Iraq

U.S. says clears way for new Iraqi refugees

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By Jeremy Pelofsky

WASHINGTON, May 29 (Reuters) - A small group of Iraqis seeking refuge from the violence in their country has been granted permission to move to the United States, months after withering criticism over slow U.S. help for refugees.

After finalizing new security screening procedures for Iraqis, the U.S. Department of Homeland Security said on Tuesday it had approved entry for 59 individuals and had interviewed scores more.

"The new security screening procedures will facilitate our progress while ensuring that terrorists do not enter this country," DHS Secretary Michael Chertoff said in the statement.

"Applicants will not be admitted if doubts arise about whether they pose a security risk."

The agency said it was evaluating the applications of more than 700 Iraqis and could accept as many as 7,000 refugees through the 2007 fiscal year, which ends on Sept. 30.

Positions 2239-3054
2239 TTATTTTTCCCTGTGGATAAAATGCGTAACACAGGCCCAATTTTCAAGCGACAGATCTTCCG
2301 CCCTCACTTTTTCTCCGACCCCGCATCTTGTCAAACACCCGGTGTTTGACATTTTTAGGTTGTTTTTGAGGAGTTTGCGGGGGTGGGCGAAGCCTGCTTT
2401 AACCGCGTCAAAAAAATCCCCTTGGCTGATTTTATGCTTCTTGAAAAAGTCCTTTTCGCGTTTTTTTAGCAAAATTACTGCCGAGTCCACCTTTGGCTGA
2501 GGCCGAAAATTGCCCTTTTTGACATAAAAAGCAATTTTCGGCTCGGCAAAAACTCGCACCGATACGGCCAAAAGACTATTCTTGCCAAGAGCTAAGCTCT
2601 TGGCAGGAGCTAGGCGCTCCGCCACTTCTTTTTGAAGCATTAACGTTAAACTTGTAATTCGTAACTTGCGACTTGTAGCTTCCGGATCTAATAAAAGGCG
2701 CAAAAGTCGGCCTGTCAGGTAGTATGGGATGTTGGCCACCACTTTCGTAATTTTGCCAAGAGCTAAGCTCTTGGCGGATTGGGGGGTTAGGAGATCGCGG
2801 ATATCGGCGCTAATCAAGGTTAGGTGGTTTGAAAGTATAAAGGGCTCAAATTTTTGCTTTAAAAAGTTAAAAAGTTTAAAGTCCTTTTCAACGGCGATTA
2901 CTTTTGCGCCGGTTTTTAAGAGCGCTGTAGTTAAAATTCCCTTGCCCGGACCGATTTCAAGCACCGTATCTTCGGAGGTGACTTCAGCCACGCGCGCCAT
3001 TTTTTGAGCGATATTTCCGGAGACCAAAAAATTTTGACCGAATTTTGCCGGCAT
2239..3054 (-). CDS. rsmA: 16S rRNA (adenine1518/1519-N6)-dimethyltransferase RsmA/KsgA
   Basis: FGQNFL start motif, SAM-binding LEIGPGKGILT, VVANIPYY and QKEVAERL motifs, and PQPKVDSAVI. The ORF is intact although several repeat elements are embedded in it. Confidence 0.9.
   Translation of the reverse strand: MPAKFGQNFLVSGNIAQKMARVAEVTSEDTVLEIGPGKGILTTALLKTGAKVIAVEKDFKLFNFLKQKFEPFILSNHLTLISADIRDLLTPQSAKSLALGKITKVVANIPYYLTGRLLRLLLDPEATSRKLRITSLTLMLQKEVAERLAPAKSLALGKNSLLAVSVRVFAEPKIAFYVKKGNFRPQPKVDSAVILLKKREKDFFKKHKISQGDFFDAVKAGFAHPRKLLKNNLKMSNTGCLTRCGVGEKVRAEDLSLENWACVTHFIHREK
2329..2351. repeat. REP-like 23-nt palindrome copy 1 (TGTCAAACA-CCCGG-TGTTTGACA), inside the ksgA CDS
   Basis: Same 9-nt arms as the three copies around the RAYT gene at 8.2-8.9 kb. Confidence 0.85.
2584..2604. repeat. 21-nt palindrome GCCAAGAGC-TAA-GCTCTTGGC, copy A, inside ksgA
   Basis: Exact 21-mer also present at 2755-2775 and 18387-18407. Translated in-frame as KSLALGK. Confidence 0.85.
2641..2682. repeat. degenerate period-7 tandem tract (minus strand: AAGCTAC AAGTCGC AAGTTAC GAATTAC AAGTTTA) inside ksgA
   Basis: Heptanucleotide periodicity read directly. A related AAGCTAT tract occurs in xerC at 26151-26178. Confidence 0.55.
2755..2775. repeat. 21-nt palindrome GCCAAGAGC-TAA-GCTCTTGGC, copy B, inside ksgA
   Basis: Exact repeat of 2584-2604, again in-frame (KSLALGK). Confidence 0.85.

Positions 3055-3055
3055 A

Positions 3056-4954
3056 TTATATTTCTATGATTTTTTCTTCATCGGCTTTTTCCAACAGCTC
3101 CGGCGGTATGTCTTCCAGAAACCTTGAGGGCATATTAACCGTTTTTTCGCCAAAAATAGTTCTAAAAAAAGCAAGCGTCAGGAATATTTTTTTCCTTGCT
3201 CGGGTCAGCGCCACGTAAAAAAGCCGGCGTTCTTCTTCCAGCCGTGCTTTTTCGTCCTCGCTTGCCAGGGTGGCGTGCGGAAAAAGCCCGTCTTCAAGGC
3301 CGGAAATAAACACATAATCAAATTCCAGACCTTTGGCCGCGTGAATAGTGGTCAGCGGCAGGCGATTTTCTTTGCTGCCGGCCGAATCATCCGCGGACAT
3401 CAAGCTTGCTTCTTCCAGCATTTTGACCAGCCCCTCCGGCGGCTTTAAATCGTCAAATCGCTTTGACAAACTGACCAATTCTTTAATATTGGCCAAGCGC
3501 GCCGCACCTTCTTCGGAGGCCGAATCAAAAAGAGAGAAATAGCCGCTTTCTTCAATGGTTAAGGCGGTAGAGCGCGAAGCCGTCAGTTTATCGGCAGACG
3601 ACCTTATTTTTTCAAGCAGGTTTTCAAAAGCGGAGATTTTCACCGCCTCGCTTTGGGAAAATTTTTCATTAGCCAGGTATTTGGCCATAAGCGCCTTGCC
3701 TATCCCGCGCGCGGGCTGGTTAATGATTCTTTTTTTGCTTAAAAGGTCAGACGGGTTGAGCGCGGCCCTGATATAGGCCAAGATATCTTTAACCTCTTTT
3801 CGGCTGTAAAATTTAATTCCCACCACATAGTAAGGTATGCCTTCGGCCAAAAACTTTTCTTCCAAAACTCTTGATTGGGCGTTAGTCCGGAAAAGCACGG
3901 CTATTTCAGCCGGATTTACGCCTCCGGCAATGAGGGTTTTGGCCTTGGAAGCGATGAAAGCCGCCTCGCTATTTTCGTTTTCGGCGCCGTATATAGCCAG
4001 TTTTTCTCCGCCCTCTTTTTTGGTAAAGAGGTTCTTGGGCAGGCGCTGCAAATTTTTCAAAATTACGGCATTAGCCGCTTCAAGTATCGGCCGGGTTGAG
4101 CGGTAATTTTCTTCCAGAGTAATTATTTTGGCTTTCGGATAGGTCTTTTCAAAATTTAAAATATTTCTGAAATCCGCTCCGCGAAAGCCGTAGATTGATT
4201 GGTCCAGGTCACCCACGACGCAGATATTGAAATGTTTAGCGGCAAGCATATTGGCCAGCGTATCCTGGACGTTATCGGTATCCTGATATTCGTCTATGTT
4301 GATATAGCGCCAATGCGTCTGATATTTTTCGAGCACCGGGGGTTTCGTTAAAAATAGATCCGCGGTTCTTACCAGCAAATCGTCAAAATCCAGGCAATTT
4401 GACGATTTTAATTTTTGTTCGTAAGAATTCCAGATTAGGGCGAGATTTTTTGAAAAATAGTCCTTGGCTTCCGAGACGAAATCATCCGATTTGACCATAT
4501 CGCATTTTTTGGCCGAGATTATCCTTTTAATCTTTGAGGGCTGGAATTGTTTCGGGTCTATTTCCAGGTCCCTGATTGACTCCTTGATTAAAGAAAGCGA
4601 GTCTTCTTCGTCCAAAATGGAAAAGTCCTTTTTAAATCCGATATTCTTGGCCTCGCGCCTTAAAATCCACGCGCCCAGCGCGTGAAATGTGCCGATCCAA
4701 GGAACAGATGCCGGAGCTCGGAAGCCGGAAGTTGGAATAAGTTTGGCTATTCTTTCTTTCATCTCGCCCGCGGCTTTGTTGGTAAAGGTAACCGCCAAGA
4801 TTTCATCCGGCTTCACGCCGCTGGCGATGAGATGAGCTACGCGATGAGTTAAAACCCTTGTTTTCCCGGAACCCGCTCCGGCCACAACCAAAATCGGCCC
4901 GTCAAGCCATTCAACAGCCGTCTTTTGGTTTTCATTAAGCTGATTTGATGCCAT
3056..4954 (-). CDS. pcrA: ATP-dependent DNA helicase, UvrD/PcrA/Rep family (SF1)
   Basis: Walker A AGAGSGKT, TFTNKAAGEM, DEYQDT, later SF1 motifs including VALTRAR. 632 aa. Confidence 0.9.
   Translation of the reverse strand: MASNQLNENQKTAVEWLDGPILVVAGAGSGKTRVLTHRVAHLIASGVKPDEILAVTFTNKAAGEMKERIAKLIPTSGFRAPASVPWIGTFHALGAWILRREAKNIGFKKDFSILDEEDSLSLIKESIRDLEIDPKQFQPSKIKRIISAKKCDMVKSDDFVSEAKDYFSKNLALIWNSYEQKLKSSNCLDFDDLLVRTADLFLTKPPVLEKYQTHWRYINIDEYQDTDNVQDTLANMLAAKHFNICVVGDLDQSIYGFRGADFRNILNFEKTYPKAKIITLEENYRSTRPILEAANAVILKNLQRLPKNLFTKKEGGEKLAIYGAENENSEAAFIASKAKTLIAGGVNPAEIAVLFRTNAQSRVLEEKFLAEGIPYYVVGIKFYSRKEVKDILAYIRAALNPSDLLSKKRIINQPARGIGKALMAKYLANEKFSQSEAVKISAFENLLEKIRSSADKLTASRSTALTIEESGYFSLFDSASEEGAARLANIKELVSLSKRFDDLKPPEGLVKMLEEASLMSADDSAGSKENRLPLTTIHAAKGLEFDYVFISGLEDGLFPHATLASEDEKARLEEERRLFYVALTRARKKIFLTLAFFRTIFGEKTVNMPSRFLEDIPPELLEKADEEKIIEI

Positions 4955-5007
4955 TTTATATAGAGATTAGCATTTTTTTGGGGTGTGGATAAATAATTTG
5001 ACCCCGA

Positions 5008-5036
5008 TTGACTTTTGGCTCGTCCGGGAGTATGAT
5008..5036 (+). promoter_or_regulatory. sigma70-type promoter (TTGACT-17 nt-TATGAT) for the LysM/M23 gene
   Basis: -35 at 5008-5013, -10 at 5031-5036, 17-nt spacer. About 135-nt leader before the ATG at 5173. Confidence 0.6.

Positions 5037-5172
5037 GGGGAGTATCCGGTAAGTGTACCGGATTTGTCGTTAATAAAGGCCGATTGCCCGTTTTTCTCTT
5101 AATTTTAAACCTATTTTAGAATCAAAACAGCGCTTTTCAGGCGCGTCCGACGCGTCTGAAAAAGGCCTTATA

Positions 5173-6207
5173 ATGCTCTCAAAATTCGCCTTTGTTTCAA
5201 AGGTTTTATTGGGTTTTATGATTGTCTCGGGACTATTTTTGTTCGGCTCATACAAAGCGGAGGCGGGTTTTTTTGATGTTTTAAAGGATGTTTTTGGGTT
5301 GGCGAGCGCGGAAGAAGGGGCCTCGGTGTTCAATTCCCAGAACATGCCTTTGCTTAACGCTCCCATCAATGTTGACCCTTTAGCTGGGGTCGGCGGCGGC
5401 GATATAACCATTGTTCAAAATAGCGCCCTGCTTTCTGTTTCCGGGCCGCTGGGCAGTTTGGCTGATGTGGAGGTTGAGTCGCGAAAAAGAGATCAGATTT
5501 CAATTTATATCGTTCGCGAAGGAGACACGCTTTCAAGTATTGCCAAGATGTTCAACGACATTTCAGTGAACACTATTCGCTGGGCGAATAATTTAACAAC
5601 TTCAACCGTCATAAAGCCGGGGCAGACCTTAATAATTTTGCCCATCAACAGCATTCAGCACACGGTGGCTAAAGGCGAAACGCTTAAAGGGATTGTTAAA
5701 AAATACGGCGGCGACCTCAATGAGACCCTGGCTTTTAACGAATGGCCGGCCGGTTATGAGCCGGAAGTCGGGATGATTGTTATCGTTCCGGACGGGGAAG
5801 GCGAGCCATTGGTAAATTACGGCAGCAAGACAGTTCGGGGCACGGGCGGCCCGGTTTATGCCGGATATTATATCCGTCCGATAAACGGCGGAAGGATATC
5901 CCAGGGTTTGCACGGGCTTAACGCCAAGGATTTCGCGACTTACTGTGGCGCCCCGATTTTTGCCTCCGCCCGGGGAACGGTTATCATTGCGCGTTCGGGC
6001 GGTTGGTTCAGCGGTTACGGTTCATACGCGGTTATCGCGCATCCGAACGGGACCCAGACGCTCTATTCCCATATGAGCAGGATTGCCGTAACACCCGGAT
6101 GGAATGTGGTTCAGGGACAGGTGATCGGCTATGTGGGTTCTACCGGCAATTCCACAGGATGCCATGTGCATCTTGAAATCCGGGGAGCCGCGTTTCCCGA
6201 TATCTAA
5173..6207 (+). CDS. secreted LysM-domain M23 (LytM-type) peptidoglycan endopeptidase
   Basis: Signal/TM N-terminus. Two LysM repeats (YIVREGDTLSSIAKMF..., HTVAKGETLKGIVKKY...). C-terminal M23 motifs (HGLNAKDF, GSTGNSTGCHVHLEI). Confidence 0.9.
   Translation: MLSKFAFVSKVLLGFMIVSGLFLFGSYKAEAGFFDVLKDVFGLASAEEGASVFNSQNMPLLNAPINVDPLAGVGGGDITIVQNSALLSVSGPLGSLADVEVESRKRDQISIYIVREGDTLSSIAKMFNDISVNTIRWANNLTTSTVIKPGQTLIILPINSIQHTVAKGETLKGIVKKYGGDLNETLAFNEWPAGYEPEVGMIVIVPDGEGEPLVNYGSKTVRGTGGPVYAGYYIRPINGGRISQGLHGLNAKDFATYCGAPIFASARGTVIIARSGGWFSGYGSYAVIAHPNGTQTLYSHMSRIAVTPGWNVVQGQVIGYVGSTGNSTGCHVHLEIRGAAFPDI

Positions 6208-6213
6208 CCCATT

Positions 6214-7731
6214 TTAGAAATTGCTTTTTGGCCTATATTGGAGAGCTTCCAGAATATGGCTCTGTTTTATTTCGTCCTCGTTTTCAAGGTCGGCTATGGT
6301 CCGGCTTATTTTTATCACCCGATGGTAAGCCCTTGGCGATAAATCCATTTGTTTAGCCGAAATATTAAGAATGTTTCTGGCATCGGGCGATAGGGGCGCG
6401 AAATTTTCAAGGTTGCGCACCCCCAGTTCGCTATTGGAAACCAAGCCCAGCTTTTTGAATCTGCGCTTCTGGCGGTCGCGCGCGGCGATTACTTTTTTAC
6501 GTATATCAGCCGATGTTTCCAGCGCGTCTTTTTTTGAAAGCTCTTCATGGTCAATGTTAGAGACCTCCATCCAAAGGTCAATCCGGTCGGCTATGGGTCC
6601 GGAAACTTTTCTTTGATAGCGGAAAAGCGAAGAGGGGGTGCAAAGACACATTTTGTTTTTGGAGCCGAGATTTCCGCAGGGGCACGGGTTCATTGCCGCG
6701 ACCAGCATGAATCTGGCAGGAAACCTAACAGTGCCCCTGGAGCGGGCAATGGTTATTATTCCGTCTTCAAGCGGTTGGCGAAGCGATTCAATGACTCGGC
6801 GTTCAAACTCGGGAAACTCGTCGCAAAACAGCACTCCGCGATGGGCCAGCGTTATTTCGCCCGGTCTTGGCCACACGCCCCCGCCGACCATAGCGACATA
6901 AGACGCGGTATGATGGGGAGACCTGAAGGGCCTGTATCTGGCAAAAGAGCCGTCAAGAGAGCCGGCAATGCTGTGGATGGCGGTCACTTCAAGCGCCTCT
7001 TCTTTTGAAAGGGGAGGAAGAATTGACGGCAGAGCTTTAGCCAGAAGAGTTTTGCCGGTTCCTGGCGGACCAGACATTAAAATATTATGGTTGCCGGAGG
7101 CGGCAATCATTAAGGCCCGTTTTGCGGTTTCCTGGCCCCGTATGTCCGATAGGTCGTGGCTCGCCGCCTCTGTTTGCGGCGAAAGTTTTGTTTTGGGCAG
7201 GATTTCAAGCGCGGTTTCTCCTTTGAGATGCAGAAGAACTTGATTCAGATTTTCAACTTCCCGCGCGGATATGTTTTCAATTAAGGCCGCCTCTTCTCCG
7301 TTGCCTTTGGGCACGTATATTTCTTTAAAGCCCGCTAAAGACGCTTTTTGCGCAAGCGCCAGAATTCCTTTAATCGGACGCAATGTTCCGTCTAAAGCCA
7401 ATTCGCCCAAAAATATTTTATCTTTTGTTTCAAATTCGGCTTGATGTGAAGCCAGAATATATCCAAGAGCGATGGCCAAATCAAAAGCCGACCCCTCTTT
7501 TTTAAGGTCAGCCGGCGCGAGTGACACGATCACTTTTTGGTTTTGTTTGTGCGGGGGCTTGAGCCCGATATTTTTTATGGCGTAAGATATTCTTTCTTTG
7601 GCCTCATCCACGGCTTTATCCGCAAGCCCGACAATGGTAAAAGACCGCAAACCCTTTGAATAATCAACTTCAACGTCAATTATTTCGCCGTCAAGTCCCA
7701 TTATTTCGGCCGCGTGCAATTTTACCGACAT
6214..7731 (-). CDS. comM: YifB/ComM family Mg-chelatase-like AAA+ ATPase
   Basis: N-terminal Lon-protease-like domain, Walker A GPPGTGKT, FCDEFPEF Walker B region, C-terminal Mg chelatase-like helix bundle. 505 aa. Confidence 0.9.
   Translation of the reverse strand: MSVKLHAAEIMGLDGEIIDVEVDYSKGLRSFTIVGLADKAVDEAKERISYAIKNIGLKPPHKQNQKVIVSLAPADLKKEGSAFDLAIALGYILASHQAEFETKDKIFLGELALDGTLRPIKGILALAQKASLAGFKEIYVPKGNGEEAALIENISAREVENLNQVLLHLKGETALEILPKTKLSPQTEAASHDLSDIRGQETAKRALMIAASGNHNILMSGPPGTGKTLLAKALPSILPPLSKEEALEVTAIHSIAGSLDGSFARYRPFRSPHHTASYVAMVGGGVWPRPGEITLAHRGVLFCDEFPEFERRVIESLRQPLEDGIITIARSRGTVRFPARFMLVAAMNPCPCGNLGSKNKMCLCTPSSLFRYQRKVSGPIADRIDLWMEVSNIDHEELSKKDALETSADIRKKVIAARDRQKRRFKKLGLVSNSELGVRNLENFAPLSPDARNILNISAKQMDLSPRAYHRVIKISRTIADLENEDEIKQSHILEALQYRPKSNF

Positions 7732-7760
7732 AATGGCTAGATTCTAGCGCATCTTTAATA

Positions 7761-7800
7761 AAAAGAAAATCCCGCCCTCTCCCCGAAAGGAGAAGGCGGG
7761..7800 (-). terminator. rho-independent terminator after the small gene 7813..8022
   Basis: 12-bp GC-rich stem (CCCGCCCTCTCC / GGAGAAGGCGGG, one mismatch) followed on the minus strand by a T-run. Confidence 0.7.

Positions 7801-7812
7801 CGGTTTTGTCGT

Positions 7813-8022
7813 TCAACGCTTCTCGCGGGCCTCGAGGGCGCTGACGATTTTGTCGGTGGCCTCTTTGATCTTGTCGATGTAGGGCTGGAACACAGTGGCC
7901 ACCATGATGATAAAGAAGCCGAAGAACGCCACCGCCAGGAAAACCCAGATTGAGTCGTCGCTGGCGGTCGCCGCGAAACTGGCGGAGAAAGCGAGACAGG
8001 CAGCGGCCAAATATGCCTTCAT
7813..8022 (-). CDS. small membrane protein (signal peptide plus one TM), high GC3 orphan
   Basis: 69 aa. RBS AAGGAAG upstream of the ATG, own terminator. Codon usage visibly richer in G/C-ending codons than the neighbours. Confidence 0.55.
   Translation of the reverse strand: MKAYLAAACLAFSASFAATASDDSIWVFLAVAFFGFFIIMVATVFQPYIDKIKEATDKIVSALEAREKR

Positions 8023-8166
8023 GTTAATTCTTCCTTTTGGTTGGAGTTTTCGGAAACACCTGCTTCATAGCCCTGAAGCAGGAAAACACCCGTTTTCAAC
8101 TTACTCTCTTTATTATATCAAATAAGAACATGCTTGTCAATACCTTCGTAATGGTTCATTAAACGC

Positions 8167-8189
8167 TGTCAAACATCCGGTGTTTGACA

The U.N. High Commissioner for Refugees has estimated some 2 million Iraqis have fled to neighboring countries, mainly Syria and Jordan, before and since the 2003 U.S.-led invasion, with another 2 million Iraqis internally displaced.

Sectarian violence has prompted Iraqis to seek sanctuary in neighboring countries and the United States. Some Iraqis who worked with the U.S.-led coalition that ousted Saddam Hussein have also faced threats.

In February, the Bush administration came under criticism from Congress for accepting only 466 Iraqi refugees since 2003.

"The big hang-up has been DHS, which took several months to complete its screening procedures," Ken Bacon, president of Refugees International, said in a telephone interview.

"DHS officials have assured me even today that they have teams of folks ready to go out to the region and start interviewing people who have applied for resettlement as quickly as possible."

Congress has also pushed the administration to act.

The House of Representatives last week approved legislation granting special immigration visas to hundreds of Iraqi and Afghan translators whose lives were endangered because they helped U.S. forces. The bill passed the Senate earlier.

Reuters - Thomson Reuters Foundation
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